Hotel chain pays for landmark Santa makeover

Posted: Sunday, December 10, 2000

NORTH POLE (AP) -- The world's largest Santa Claus is getting a makeover.

In preparation for the holidays, the 48-foot statue of Santa Claus that fronts the Richardson Highway will be spruced up as part of a nationwide highway landmark restoration program sponsored by Hampton Inns.

Santa is the company's fifth endeavor and the first in Alaska.

''It's the biggest, most challenging project we've done,'' said Melissa O'Brien, senior communications manager for Hampton Inn. The company is paying $40,000 for the upgrade.

Since the ''Explore the Highway with Hampton'' program began in April, work has been done on the world's largest duck, located on Long Island, N.Y.; the ''Rain of Arrows'' in Mancos, Colo.; the mission bell markers in San Diego, Calif., and a ''See Rock City'' barn in eastern Tennessee.

''We'd been wanting to have it restored,'' said Darryl Carnley, director of marketing at Santa Claus House. ''They're doing a great job, and it's coming along well.''

The work requires the oversize Santa to be tucked inside a huge heated opaque bubble.

Workers for McKinley General Contractors wrapped the 900-pound fiberglass Santa in a 100-foot diameter parachute and placed three forced-air heaters inside to keep the enclosure warm.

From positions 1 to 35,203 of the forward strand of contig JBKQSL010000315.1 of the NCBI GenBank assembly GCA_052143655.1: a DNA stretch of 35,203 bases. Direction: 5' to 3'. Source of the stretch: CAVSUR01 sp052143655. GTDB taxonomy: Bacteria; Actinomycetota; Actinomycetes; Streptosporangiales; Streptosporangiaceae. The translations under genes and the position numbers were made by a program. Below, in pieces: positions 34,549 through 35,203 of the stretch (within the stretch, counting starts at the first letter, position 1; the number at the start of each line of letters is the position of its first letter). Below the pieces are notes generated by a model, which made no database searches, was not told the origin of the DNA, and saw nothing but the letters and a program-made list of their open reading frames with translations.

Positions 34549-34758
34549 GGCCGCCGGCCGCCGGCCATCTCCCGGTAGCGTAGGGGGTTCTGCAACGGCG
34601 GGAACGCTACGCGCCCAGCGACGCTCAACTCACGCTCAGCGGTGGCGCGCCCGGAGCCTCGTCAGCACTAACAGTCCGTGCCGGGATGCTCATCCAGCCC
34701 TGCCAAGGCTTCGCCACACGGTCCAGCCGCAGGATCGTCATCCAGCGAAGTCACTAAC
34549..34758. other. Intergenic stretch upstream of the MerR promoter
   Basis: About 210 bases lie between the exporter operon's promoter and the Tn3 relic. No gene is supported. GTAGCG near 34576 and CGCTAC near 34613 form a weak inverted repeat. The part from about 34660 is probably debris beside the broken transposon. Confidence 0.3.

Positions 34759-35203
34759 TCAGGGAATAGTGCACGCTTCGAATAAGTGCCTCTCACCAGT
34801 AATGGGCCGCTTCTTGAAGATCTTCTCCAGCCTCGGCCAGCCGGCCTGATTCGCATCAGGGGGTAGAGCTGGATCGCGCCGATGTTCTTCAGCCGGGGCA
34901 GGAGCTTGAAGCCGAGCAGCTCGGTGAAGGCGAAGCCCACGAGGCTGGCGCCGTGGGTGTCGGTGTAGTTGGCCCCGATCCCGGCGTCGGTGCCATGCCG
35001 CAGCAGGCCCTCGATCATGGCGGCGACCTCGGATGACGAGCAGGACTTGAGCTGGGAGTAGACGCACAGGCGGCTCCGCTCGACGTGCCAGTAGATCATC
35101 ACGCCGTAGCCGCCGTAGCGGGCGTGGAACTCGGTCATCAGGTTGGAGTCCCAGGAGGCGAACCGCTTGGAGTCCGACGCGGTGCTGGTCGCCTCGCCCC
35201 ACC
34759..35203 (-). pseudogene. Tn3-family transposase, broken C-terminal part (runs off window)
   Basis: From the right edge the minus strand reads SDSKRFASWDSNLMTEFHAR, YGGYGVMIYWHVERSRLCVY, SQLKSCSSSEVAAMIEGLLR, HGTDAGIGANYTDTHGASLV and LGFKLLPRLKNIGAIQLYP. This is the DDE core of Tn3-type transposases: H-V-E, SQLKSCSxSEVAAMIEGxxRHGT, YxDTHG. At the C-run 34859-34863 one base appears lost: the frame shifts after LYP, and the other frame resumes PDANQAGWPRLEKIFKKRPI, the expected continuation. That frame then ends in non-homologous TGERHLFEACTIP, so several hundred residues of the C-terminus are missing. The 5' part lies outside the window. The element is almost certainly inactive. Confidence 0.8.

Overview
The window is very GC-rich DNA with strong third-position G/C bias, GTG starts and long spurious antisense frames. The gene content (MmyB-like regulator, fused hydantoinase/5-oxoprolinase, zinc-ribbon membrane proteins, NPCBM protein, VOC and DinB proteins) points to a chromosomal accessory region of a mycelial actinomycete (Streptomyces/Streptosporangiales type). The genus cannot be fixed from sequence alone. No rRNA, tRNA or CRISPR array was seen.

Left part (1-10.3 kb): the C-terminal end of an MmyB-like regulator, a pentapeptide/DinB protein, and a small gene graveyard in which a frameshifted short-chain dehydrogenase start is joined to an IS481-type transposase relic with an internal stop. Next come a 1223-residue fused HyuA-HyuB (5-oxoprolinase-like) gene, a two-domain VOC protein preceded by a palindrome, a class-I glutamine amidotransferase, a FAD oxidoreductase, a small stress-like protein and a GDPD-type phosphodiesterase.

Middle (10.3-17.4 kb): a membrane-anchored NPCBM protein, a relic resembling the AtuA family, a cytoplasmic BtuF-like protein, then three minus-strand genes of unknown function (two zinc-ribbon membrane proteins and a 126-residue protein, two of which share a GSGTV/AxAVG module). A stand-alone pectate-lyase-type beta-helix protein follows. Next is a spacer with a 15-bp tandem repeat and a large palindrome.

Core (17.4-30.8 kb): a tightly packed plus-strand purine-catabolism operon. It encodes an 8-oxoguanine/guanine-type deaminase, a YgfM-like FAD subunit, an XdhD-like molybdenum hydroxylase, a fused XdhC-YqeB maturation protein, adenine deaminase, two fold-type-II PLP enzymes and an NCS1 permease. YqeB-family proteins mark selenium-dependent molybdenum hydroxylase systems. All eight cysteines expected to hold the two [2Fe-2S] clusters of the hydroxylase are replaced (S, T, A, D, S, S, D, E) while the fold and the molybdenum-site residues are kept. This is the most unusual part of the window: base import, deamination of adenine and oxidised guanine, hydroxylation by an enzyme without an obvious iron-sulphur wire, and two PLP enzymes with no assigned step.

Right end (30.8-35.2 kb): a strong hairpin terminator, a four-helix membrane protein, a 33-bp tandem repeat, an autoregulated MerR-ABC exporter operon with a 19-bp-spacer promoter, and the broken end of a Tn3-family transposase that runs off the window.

For the paint to dry, the air has to be at least 40 degrees. On Wednesday, two McKinley employees painted inside the parachute.

''There's not a lot of room in there,'' he said.

By next Tuesday, nearly 20 gallons of red, white and black paint will spruce up the Santa, an Interior tourist attraction since 1983. The statue was created prior to the 1962 World's Fair in Seattle by Stanley Plastics of Enumclaw, Wash. He originally smoked a pipe that blew clouds of steam and waved an arm.

Santa stood next to the chamber of commerce cabin in downtown Anchorage before being put in storage. The Miller family purchased the statue for $4,500 and had it shipped to Fairbanks on a train and to North Pole by truck. The family spent more than $15,000 to get it back in good condition.

It's been about 10 years since the Santa was polished up, Carnley said.

Hampton representatives will be at Santa Claus House on Tuesday to unveil the refinished statue, distribute gifts and deliver children's Christmas letters that the company has received over the Internet.

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